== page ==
Sentence for man who attacked teenager outside Cheltenham nightclub
By Court reporter | 22nd December 2020
An attacker who left a teenager with permanent brain damage following an attack in Cheltenham has been jailed for almost seven years.
Gloucester Crown Court heard David Cleal, 31, of no fixed abode, caused Jamie Simpson, 19, brain injuries, facial and skull fractures with one punch outside the Under the Prom Club.
Cleal, who admitted causing grievous bodily harm with intent and pleaded guilty to a violent burglary in 2018 where he slashed the homeowner's face with broken glass, was sentenced to six years and 10 months in prison.
His cousin Sonny Cruse, 29, of Terry Ruck Close, Cheltenham, did not assault Mr Simpson but admitted a charge of affray and was sentenced to 18 months jail suspended for two years.
Prosecutor Richard Posner told the court the assault in April 2019, which followed the three men being ejected from the club following an argument on the dance floor, was captured on CCTV footage and a doorman's bodycam
He said: "Cruse walks up to Mr Simpson and there was a scuffle before Cleal he punches the teenager once in the face.
"Mr Simpson fell straight to the ground and lost consciousness. He suffered life-changing injuries."
Mr Posner said the victim struggles to communicate as a result of his injuries and is undergoing intensive rehabilitation.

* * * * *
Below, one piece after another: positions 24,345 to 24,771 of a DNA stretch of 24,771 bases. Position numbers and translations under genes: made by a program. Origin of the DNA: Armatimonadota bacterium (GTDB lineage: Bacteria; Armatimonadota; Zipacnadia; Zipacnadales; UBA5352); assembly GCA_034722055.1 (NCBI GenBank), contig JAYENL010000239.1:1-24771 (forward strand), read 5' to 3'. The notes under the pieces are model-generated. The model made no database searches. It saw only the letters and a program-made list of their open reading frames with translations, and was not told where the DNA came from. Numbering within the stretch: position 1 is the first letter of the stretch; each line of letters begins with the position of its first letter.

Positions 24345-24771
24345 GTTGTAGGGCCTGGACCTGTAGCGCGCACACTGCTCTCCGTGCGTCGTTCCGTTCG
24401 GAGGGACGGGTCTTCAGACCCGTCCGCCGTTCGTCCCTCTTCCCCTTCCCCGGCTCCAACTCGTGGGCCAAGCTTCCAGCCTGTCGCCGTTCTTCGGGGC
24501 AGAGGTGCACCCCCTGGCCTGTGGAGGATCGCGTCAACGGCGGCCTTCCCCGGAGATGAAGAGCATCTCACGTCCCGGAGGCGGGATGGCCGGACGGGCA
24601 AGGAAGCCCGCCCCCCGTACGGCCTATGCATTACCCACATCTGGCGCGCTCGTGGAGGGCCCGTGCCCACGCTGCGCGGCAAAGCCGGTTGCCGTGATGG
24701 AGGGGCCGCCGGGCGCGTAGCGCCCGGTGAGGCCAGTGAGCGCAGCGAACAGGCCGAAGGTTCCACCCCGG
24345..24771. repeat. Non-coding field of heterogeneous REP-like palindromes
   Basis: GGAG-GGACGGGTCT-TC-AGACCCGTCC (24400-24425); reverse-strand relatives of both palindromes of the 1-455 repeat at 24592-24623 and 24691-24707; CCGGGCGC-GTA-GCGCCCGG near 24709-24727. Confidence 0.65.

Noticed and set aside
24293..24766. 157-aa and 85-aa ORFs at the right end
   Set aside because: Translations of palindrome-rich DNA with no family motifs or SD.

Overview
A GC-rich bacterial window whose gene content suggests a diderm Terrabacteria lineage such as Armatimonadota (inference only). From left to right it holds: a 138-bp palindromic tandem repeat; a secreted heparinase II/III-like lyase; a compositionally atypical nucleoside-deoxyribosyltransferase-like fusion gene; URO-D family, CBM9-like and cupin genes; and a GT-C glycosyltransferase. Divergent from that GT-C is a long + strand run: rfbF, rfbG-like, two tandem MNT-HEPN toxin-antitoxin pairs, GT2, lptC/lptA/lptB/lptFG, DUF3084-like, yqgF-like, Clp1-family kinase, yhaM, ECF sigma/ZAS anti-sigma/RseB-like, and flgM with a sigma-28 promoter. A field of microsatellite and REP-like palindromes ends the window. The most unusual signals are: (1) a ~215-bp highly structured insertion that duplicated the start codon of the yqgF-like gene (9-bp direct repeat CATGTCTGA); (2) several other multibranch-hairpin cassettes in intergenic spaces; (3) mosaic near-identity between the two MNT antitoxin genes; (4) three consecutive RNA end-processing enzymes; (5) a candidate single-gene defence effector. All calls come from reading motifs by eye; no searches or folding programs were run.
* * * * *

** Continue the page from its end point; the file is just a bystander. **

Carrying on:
In a statement. clinical specialist occupational therapist Nicola Jago said: "Jamie was not able to go home from hospital for almost a year. He was very poorly as a consequence of what happened to him.
"He is still undergoing physical daily therapy and is still trying to walk and to improve his upper body strength.
"He wants to ride a bike, but he is having attention span difficulties and road safety issues. He is working on ways to be more independent, but in reality, due to his injuries he will need support for the rest of his life."
His mother Pauline Nugent told the court in a victim impact statement she "felt hopeless".
She said: "I felt I was going to lose him as I watched the machine help him breathe. We had to watch him like a baby as he gained some of the skills we all take for granted.
"The Jamie we knew had changed emotionally and physically as his previous life had now ceased to exist.
"Jamie didn't deserve to have his future taken away from him."
Kannan Siva, for Cleal, said he had suffered post-traumatic stress disorder after being the victim of an attack in 2016 which "interferes with his thought process".
Jonathan Lewis, for Cruse, said he did not know what was happening at the time and had no physical involvement in the assault.
Mr Posner said Cleal had admitted the burglary in Meadow Way, Churchdown, when he smashing a window at 9pm and ended up in a struggle with the house's owner George Evans.
He slashed Mr Evans' face with a piece of broken glass before escaping but left blood in the hallway which proved a positive DNA match.
In a victim statement, Mr Evans said he has become self-conscious about his injury and that as a semi-professional rugby player was unable to play for a number of months.
He said: "I felt as if I had been blinded. My children were scared of me because of the injuries inflicted to my face."
Sentencing Cleal for the attack on Mr Simpson, Judge Ian Lawrie QC said "Your judgement was clearly coloured by drink. I appreciate that it wasn't your intention to cause those injures, but he is going to suffer for many years to come."
To Cruse, the judge said "I blame you for what took place. You have scant regard for the safety of the public."
He ordered that Cruse pay £5,000 in compensation, £600 court costs, undertake 30 programme sessions and 20 rehabilitation activity requirement days.
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